ISCN-WINS Workshop

Title
ISCN-WINS Workshop
“Collaboration with Outside Organizations for Strengthening Nuclear Security”
Date
September 4 and 5, 2012
Location
Nippon-Seinenkan Hotel (Tokyo)
Number of Participants
63

Review

ISCN held a workshop on “Collaboration with Outside Organizations for Strengthening Nuclear Security” on September 4 and 5, 2012. The workshop was cohosted by the World Institute for Nuclear Security (WINS). This two-day workshop focused on discussions over the importance of collaboration and cooperation between practitioners and security authorities. The number of participants was 63 participants, including nuclear operators, regulatory authorities, security authorities, and other relevant governmental officials.

This workshop was the second workshop that ISCN and WINS cohosted; the first workshop together was held in March 2012, entitled“Nuclear Security and Corporate Governance in Post-3/11 Japan”.

At the beginning of the workshop, Mr. Nobutada Sugimoto, Director of Civil Nuclear Security Office of the Nuclear and Industrial Safety Agency (NISA) made a keynote speech about the efforts made in Japan towards the strengthening of nuclear security and the role of nuclear operators. In this speech, he expressed the importance of strengthening collaboration with regulatory and security authorities and of further information sharing among them.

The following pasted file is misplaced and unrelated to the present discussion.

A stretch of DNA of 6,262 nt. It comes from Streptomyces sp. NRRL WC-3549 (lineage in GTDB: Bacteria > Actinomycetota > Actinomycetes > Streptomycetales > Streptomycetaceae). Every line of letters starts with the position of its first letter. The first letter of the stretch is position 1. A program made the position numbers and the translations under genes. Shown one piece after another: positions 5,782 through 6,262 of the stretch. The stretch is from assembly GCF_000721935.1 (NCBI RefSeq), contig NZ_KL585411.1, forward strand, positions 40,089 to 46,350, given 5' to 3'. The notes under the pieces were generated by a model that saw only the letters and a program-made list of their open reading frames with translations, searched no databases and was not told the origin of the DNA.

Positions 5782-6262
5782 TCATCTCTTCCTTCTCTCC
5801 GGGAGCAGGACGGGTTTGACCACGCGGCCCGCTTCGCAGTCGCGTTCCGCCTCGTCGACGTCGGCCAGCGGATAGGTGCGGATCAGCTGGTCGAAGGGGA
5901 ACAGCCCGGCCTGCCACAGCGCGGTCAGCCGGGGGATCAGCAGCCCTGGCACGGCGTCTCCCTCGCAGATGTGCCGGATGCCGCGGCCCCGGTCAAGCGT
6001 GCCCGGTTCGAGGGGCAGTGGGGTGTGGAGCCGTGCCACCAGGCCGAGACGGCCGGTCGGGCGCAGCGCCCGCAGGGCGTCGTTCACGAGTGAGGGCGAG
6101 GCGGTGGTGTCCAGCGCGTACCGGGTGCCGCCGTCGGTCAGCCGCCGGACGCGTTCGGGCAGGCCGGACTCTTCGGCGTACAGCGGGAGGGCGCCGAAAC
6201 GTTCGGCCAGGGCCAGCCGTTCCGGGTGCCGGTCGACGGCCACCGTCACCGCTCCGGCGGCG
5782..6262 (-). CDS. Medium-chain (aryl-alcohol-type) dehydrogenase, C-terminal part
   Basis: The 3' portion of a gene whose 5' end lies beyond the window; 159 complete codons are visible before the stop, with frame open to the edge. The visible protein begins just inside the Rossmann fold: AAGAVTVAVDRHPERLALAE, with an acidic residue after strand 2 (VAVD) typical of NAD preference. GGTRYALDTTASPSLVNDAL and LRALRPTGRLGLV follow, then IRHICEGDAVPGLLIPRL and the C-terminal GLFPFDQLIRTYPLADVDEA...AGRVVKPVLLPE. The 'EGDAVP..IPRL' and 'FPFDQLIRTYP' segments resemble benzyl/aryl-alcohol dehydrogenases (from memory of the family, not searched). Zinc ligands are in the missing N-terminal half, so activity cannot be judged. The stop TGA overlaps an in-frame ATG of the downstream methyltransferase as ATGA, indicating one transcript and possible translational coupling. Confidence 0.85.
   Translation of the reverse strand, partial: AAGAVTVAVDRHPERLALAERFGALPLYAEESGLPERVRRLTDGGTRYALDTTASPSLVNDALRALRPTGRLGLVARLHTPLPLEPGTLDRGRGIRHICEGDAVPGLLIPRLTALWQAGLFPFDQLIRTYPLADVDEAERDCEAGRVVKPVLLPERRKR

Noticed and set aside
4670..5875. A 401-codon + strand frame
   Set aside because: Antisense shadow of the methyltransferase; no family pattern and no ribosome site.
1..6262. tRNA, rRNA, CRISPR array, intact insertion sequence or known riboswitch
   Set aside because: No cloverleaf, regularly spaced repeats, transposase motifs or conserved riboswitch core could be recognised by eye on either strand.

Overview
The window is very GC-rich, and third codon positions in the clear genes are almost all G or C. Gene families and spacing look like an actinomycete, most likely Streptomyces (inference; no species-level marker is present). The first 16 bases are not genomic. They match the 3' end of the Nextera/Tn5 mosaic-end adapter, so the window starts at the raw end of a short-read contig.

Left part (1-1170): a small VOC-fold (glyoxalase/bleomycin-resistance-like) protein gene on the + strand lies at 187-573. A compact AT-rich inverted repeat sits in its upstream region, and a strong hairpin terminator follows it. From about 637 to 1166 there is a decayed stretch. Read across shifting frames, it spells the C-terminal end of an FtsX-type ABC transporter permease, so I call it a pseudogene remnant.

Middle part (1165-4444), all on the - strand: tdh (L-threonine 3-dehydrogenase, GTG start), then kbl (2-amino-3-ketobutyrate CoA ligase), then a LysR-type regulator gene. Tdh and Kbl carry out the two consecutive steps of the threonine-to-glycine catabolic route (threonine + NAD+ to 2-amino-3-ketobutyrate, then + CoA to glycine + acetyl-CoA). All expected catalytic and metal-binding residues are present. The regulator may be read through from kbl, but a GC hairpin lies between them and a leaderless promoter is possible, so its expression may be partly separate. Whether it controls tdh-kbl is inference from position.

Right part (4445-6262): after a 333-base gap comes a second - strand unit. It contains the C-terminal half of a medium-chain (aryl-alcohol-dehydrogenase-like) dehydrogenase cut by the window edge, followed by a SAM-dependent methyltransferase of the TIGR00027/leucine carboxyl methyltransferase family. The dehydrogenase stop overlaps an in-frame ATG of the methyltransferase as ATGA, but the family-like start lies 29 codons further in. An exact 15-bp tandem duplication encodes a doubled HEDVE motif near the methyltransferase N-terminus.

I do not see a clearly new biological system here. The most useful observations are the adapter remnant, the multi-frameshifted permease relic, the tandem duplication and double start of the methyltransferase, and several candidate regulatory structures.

For this workshop, a “theatre-based training session” was employed in the same way as in the last workshop in March, 2012. In this session, professional actors acted out two specific scenarios that were set in a fictional town. The performances were followed by discussions by participants.

In the first scenario, a terrorist attack to a nuclear power station occurred. The terrorist had previously accessed information about the site of the station through the internet and entered the station when a typhoon was approaching the area. However, a security guard did not report an abnormality of the protective equipment in the facility before the attack. As a result, that failure allowed the terrorist’s infiltration; and various problems, such as a lack of communications between the station and security authorities, emerged.

In the second scenario, other nuclear power stations learned about the terrorist attack later. The possibility of sharing information about nuclear security among the nuclear power stations was explored. Such information sharing might lead to an alliance of domestic nuclear-energy institutions.

After the sessions, a facilitator led the participants through discussions about problems and improvements in the scenarios, potential terrorist attacks to their own organizations, countermeasures against such attacks, their own roles in such situations, etc.

Feedback from the participants showed that the theatre-based sessions provided a more realistic sense of terrorism threats than general lectures or presentations. The actors’ performance was also highly appreciated for its drama and sense of tension.

Many participants commented that the session style contributed to concrete discussions. Overall, the workshop was well received and regarded as highly productive.